Business Irish

Friday 13 December 2019

President's farm visit highlights Ireland's food exports to the UK

Yesterday, President Higgins and his wife Sabina spent much of the day wandering around a farm in Wytham in Oxford.

Their visit highlights the fact that Ireland was a major supplier of food to the rest of the UK before Independence and remains a big supplier today.

The UK is a major net importer of food, with imports accounting for around one-third of consumption. The UK remains the largest export market for Irish food and drink, with 42pc of food and drink exports destined for the market in 2013.

In 2013, the value of Irish food and drink exports to the UK increased by 8pc on the previous year to reach €4.2bn, over €1bn more than the 2009 figure. Last year, beef exports increased by €90m to €1.12bn, and dairy exports increased by €150m to reach €1.1bn. The UK accounts for 37pc of Ireland's total dairy exports. Other key export categories include prepared foods valued at €624m, beverages (€377m) and pigmeat (€330m).

Bord Bia calculates that the UK population is projected to grow by 10 million over the next 25 years, a figure twice the Irish population. This is a huge opportunity for Irish food and drink exports, which are already in a very strong position across all categories in the UK market.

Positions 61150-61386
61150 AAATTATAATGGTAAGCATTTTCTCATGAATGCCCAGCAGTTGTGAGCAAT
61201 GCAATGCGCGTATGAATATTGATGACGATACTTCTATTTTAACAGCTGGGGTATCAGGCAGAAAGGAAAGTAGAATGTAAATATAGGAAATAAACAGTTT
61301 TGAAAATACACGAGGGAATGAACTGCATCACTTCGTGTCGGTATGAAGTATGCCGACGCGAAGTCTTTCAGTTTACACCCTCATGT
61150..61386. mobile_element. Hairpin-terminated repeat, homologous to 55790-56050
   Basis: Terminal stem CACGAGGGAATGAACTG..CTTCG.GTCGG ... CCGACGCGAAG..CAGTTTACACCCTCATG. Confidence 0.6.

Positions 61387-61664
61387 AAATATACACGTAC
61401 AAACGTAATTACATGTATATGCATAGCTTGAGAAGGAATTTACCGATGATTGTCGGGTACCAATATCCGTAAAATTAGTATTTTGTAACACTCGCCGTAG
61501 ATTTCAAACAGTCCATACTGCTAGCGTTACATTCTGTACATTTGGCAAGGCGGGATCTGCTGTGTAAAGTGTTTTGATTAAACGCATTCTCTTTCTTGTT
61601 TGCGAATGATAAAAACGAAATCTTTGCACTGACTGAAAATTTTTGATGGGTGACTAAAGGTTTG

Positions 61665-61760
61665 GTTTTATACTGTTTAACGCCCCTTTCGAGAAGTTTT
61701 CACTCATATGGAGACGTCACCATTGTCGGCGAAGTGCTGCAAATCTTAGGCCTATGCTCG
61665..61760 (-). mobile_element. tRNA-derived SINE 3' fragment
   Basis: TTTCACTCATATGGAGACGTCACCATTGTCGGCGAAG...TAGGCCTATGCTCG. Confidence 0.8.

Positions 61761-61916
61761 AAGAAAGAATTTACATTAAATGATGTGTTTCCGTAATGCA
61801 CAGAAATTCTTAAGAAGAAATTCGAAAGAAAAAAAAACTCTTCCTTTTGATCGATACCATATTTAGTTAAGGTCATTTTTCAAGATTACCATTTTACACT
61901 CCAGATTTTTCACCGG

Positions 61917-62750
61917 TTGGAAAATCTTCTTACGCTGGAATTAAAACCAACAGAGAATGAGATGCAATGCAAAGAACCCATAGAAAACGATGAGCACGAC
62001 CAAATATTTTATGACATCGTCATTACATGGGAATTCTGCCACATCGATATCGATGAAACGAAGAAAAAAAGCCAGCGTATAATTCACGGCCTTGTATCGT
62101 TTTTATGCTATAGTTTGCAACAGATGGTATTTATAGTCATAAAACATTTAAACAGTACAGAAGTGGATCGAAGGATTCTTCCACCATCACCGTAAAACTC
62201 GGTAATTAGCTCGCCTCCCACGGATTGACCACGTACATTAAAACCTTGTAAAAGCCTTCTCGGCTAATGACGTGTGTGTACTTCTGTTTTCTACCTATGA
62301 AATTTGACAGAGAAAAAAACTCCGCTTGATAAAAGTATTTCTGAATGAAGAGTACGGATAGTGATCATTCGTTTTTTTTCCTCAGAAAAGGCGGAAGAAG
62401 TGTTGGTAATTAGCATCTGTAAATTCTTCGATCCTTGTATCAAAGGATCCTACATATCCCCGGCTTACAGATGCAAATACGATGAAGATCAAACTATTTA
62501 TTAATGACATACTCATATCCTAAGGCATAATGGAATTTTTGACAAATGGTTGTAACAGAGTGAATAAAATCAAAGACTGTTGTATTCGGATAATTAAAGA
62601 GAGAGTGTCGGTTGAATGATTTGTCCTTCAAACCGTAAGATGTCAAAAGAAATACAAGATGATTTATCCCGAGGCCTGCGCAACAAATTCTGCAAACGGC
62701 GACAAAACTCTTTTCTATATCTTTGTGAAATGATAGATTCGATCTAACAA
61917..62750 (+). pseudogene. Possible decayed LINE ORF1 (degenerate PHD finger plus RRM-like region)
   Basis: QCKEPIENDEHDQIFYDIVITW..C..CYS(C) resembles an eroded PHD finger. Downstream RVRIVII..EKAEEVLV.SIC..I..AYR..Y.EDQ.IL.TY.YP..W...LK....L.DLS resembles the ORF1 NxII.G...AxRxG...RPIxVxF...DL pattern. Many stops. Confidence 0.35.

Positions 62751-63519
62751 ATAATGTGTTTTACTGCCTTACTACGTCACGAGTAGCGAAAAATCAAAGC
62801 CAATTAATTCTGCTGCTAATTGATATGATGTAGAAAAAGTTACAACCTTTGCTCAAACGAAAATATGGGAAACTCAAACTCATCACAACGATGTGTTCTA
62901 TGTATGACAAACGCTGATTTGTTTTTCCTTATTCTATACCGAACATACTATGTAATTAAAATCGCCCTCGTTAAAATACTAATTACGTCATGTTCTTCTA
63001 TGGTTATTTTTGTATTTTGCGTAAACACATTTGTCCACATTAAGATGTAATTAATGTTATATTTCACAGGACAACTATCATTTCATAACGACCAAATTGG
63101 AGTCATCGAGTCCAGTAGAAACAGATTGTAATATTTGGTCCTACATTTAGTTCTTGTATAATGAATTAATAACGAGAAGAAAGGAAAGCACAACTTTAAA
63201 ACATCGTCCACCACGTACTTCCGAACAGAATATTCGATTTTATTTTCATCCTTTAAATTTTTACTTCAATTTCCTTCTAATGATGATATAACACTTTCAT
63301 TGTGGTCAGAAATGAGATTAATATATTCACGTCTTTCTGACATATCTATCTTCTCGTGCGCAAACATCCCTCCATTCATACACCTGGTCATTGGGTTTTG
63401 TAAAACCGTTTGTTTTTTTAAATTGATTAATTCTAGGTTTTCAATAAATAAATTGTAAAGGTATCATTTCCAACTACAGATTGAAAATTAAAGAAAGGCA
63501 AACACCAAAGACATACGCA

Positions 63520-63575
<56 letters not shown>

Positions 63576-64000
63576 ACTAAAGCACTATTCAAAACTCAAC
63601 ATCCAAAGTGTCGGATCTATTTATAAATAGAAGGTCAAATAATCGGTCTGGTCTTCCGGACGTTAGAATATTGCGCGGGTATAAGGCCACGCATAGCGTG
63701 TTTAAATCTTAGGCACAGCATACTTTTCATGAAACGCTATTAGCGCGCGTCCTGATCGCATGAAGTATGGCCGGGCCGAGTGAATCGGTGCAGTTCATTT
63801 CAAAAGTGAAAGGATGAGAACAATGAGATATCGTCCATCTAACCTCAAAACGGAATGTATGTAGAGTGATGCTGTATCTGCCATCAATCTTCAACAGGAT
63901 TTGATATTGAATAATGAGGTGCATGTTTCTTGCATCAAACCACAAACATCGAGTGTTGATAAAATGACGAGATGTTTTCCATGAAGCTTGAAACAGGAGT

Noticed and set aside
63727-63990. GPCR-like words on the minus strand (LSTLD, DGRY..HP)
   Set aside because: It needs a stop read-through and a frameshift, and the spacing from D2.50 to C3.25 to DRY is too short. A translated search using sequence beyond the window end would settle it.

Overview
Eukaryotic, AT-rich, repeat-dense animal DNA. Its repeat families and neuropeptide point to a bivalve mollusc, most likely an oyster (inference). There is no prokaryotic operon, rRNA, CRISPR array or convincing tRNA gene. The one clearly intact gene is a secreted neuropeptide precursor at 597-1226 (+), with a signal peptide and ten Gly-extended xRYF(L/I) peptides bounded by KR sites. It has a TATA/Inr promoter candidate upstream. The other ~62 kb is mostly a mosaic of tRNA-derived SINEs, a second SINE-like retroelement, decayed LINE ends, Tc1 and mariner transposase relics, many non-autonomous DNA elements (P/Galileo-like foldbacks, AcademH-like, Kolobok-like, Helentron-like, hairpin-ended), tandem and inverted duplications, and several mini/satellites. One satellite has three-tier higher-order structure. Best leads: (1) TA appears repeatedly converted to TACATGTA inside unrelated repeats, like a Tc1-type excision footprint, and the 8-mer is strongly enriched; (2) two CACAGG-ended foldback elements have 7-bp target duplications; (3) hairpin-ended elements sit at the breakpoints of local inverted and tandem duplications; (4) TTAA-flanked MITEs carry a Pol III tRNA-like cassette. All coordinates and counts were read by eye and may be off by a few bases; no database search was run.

"The State Visit, and in particular the President's participation in a farm visit yesterday, provides us with an invaluable opportunity to highlight Bord Bia's Origin Green programme and promote Ireland's ambition to become a world leader in the delivery of sustainable, high-quality food and drink products," Bord Bia boss Aidan Cotter said.

Developed by Bord Bia, Origin Green is an industry-wide programme incorporating both Irish farmers and manufacturers.

Bord Bia has carbon footprinted over 57,000 Irish farms to date, with an average of 600 audits taking place each week monitoring a wide range of criteria including food safety, traceability, animal health and welfare and the environment.


Feedback following an audit allows the farmer to work towards reducing the farm's carbon footprint over time.

Meanwhile, for an Irish food manufacturer to become a member of Origin Green, it must develop a customised sustainability plan that identifies clear targets in key areas of sustainability, such as emissions, energy, waste, water management, biodiversity and CSR activities. Once the timeline and targets are established, progress is measured on an annual basis.

Since its launch in 2012, over 324 Irish food and drink companies, representing over 85pc of total exports, have registered their commitment to the programme.

Irish Independent

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